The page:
If/when sentiment moves away from HPC, that should reverse quite rapidly as renting reverts to almost exclusively the poor and the slumlords.

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Average rents should rise during an HPC:

  1. More people who can afford to buy choosing to rent and wait - demand for better rental properties.

  2. More accidental landlords - supply of better rented properties.

  3. Hence a rise in both supply and demand at the top end, and more of it in the mix.

If/when sentiment moves away from HPC, that should reverse quite rapidly as renting reverts to almost exclusively the poor and the slumlords.

that fully depends on what type of HPC it is, whether it is a relative stand alone HPC or whether the HPC is simply a subset of wider economic reversal, you are therefore assuming a continuing trend of the last 40 years social conditions remaining in a bull market or at least unchanged whilst a potential HPC happens, it is just as likely for the social trend of reduced occupancy to reverse in line with house prices if it is more than just a HPC, the only thing that should happen is rent becomes relatively more expensive than houses at some stage, but theres no should when it comes to rents actually increasing, they are no more likely to rise than decline

Edited by Tamara De Lempicka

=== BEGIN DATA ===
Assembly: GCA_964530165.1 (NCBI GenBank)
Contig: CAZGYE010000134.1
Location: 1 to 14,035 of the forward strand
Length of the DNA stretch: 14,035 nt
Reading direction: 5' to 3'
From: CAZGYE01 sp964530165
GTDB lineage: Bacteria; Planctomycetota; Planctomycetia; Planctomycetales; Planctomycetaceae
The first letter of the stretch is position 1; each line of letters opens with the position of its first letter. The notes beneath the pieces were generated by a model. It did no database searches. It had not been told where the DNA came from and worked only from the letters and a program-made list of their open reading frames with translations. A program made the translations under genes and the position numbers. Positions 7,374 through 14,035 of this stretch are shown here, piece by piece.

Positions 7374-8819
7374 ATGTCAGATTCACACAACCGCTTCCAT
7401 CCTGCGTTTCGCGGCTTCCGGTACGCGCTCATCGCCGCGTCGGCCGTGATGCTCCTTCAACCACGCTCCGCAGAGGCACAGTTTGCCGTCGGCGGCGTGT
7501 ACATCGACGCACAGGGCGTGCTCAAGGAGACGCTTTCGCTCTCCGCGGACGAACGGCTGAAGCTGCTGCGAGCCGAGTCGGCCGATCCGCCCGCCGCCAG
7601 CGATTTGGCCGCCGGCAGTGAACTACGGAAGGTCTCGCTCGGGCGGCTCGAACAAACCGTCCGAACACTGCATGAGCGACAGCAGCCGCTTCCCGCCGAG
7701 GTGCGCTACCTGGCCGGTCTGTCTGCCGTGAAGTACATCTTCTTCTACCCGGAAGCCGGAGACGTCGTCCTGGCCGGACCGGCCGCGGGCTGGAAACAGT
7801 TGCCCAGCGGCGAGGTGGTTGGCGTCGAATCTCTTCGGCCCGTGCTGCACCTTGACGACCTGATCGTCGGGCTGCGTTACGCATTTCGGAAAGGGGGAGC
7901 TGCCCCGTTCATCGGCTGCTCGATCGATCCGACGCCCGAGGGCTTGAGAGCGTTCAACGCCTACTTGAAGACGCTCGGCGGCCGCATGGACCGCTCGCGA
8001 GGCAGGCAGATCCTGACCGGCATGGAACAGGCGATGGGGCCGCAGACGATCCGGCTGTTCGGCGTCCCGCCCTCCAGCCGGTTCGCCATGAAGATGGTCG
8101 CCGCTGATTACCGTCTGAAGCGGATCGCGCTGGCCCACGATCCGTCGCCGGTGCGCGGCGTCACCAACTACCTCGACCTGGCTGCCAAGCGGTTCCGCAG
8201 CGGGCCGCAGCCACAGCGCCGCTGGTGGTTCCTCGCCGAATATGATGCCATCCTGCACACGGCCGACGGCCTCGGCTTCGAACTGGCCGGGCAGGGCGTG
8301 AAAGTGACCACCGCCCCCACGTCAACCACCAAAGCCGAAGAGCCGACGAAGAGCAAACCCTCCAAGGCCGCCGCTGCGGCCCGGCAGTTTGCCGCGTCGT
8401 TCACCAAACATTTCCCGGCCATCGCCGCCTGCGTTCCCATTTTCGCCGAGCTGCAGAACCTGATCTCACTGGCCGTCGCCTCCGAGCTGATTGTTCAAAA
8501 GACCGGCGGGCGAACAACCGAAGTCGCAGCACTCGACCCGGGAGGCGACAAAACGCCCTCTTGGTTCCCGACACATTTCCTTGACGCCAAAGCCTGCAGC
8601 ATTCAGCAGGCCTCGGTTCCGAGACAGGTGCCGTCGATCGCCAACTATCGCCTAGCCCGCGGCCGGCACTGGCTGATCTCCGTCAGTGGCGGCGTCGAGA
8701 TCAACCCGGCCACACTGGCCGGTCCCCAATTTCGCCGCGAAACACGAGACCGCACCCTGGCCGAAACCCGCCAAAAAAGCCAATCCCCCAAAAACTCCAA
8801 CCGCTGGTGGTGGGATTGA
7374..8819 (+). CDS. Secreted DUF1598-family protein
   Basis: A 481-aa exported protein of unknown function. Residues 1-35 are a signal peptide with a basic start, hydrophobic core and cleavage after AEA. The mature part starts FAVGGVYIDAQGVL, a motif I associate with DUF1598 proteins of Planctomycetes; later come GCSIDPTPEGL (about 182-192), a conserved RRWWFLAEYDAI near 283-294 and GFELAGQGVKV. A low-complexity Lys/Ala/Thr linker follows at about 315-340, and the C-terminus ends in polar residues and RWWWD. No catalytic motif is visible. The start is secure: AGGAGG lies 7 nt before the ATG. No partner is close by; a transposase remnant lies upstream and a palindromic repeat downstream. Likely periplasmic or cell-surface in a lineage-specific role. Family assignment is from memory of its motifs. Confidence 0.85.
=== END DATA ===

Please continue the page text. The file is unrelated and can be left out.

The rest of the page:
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Think again!

Those in the usual FTB status are moving back in/staying with with their relatives/parents as there are mostly only minimum wage jobs to choose from! Most companies have stopped hiring.

All we see is twisted(twigs) vi crap data in the media

I agree, although all I have is anecdotal.

Almost all the people I work with who rent in london were already paying a high percentage of their wages on rent. Those that keep their jobs will have to downgrade again if rents climb, and for some they cant really downgrade much more!

With more people becoming unemployed, with more potential FTB who keep their jobs moving back home to cope & with everyone's disposable income being squeezed I just cant see rents in my area of west london going any higher.

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...and it is being taken up by an increased number of people who are unwilling to buy. I dont see rents going down at all, if anything there is far more demand for rentals and prices are rising because of it. On the plus side it is because no one is buying so the hpc should be coming shortly.

Rents have been clearly falling in West London over the last couple of months. As the cost of voids will go up for the foreseeable future and families' housing budgets go steadily down I forecast that the downward trend won't stop for many years now.

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Surely the people unwilling to buy are already renting somewhere? Prices WERE rising because of a shortage of supply.

There never was a shortage of supply, there was an excess of money making voids cheap.

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That is the point. You can't leverage a rent. A rent is more closely linked to wages than borrowing capacity.

Landlord vested interests like to think of it in terms of supply and demand like houses - "more people but fewer properties = higher rents".

Cannot work entirely like that. Unlike the homeowning market, rentals cannot move away from the fundamentals of working people's incomes.